Related: Dog Poop Clean-Up: 11 Tips to Make Your Life Easier
Dog poop color variations and meanings
Did you know that you can tell quite a lot about your dog’s well-being based on the color of their droppings? Knowing what each color of poop indicates can help you make informed guesses. Here’s a quick rundown of every possible turd color you might see and what to expect from it.
Brown dog poop
Is your dog’s poop a solid brown? Congratulations, you’ve got yourself a healthy and happy pooch. As long as the droppings are a regular shade of brown, you should have no reason to worry. The peace of mind that comes from seeing that brown color makes looking at your dog’s poop worthwhile.
Yellow dog poop
Whether you’re looking at bright yellow dog poop, mustard yellow dog poop, or yellow spots in your dog’s poop, the conclusion is the same. Regardless of the shade, yellow dog poop points to an underlying issue. The problem can range anywhere from an upset stomach to pancreatitis and gallbladder problems. If the problem persists or is accompanied by other symptoms in Fido, a visit to the vet can clear things up.
Green dog poop
If you’ve ever found yourself yelling “Fido, stay away from the salad” one too many times, this “outcome” (pun intended) shouldn’t surprise you. Your dog’s poop is green because of all the grass or veggies he’s probably been munching on. While this is almost always the case with green dog poop, other possible culprits might be liver problems, poison, and parasites. If your dog’s poop has green mucus and doesn’t get back to normal in a short time, and you notice that your furry friend is restless or even vomiting, your best bet is a trip to the vet.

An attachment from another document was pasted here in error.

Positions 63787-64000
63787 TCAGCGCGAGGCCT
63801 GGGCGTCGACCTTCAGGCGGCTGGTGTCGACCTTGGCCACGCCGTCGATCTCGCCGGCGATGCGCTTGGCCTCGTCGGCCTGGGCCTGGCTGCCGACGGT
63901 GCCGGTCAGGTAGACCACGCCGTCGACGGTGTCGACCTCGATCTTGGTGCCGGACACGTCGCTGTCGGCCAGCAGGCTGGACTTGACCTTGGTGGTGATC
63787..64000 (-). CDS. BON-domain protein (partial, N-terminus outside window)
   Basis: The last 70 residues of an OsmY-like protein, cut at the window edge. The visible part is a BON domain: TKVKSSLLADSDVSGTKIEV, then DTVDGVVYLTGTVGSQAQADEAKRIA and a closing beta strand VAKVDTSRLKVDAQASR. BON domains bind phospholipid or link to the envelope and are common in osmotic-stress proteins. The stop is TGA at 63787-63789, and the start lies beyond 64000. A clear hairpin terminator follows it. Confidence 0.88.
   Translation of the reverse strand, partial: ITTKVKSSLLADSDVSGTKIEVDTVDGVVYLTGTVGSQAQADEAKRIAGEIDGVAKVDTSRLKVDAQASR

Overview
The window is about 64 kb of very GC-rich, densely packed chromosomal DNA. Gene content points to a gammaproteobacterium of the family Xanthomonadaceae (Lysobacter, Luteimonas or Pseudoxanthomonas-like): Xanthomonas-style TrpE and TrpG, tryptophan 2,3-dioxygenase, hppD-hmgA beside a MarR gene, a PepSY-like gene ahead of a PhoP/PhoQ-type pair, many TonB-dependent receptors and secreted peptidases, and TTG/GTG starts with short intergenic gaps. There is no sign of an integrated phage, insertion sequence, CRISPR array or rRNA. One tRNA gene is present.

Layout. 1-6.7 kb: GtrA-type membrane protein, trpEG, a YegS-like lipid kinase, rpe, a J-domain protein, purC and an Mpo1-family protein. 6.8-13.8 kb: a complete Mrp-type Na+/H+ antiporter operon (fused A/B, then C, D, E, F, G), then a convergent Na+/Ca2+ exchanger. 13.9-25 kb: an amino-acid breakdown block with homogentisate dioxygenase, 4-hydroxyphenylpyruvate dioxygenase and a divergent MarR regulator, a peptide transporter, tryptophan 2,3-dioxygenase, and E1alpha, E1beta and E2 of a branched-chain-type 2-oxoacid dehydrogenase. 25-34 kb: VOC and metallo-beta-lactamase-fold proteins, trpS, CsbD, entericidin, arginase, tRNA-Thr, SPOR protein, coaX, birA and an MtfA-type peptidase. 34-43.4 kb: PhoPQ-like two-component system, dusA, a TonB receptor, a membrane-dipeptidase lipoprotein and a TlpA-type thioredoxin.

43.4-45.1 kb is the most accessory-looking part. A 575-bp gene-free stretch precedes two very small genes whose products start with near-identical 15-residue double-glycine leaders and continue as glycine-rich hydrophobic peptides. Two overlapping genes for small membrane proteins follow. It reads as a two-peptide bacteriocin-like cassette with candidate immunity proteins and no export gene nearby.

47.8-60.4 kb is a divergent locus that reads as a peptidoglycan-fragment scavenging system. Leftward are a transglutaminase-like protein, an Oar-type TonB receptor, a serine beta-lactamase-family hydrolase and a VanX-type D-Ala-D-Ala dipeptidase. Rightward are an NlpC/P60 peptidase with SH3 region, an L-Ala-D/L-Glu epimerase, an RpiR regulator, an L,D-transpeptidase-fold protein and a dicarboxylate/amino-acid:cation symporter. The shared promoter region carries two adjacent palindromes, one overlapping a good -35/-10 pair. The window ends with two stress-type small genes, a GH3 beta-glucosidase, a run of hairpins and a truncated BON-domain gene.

Black dog poop
Black dog poop almost always indicates a problem. In most cases, very dark-colored droppings can be traced to an ulcer or perhaps even internal bleeding. The black color means that blood has been sitting in the digestive tract for a while and had time to darken. Black dog stool, accompanied by weight loss and vomiting is serious cause for concern, and warrants immediate veterinary help.
Orange dog poop
Much like yellow dog poop, orange poop means your pooch is having digestive problems. It’s likely that your dog’s digestive system is getting rid of digested food prematurely before the bile gets a chance to give it its healthy brown color. This also may indicate a liver or biliary problem, so keep an eye out and don’t hesitate to consult with the vet.
Red dog poop
Red poop - whether it’s light in color, has a dark shade, or is just regular poop but with red spots - could be due to various reasons. The cause can be as simple as a cut on the dog’s anus or a more serious problem like colitis, anal gland infection, rectal injury, or a tumor. In any case, an immediate visit to the vet may be necessary.
Gray or white dog poop
Gray or white dog poop can indicate one of a few health issues. You might be looking at a parasitic infection or pancreatic problems. It can also be a side effect of a new medication or a high-calcium diet. If your dog’s droppings happen to be gray or white for quite some time, see if you can adjust its diet - or cut back on its medication if possible. When in doubt, call the vet.
Brown dog poop with white specks